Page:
Many of the products that use a virtual item model fall into a category DFC Intelligence calls MMOG Lite. MMOG Lite products often allow for persistent worlds and character building, but without the high monthly fees associated with large commercial massively multiplayer online games (MMOGs). In North America and Europe, DFC forecasts that the MMOG Lite market will grow from about $800 million in 2009 to over $3 billion by 2015.
“Korea still has the highest current revenue and longest history of all the markets we studied. However, when looking at seven years of actual historical transactional data, it is clear markets like Germany, Japan and the U.S. are not only trending towards Korea, but doing so at a significantly higher spend per transaction,” said Cole.
However, a virtual item model is not limited to any one game genre. “Music titles, shooters, sports games and pretty much any type of game will be able to benefit from growing consumer acceptance of digital items,” said DFC analyst Jeremy Miller. “Furthermore, the success of social networks like Facebook show the popularity of virtual items can extend far beyond games.”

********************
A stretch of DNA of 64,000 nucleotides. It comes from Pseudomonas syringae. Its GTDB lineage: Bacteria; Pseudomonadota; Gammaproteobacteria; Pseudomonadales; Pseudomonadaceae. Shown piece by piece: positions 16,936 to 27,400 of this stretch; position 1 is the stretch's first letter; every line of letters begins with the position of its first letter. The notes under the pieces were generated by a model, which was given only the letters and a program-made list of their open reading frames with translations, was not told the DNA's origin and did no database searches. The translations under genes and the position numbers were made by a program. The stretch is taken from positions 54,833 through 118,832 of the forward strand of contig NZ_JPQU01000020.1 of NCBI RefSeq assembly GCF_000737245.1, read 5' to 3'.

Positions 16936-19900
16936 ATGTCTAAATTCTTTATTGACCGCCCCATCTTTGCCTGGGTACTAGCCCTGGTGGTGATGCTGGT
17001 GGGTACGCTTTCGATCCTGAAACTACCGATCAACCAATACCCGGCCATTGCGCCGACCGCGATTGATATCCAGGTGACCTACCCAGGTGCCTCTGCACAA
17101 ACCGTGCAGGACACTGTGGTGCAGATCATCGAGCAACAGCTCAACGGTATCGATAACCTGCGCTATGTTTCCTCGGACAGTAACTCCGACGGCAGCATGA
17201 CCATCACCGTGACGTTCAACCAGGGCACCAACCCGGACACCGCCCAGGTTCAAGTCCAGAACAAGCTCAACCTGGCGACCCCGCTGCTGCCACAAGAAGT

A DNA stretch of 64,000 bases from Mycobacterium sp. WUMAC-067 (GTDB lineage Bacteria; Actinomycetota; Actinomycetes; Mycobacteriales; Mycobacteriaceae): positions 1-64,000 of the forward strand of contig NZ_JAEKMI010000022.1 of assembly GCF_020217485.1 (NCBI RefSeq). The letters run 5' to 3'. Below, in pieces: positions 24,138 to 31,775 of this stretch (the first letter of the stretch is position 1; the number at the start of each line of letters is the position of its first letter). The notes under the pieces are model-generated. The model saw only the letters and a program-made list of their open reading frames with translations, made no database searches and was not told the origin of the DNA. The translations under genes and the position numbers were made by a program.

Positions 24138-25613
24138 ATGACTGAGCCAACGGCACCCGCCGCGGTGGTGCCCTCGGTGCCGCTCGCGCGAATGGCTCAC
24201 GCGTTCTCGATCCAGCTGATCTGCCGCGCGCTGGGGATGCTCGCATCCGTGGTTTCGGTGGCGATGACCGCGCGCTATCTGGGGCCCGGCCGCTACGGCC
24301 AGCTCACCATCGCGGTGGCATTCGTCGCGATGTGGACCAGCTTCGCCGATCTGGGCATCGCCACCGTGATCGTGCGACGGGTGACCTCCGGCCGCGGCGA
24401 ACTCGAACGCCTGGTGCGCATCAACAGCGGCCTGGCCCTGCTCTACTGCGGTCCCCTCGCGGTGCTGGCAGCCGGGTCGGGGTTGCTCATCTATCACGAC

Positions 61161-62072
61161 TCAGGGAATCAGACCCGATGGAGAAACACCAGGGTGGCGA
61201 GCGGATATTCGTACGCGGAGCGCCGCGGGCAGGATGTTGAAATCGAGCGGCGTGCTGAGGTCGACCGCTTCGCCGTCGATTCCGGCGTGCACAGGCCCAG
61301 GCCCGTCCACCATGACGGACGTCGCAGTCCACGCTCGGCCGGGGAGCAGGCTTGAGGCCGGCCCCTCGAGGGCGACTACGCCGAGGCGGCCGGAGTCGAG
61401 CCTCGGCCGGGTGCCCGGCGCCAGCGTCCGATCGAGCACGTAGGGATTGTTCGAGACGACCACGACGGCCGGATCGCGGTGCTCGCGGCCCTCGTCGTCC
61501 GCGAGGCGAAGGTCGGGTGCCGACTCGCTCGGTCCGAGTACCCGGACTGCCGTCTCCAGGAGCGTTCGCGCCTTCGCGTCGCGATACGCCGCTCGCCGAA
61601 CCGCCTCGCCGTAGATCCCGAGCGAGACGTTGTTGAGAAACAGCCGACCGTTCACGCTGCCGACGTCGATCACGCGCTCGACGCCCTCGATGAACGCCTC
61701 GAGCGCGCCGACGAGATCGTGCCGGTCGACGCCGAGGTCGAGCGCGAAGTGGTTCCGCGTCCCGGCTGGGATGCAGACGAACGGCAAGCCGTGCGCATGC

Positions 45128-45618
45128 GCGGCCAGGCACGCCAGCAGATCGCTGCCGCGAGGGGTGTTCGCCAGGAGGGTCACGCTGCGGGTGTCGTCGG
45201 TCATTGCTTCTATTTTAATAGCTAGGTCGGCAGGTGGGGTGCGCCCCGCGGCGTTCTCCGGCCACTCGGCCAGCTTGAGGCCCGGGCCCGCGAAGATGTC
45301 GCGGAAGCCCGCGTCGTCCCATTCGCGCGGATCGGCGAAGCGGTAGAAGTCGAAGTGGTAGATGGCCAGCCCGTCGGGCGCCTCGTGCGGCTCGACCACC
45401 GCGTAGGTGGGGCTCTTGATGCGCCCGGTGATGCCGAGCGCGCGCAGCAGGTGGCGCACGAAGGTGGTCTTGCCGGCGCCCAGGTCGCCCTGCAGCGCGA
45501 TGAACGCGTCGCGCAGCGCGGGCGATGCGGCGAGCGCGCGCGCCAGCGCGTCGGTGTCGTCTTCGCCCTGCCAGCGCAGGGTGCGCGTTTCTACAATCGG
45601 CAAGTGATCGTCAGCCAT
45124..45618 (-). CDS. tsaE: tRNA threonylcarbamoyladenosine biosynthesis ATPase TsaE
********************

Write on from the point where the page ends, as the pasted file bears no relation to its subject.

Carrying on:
“This study shows that core gamers are comfortable with the free-to-play model and are increasingly engaging in the purchase of virtual goods,” said Andrew Schneider, co-founder and president of Live Gamer, “The findings underscore the market potential as traditional Western game publishers migrate towards microtransactions as the central monetization method.”
Key findings from the new report were presented at VCON, a full-day event within the Game Developer Conference (GDC), held March 10 at Moscone Center in San Francisco.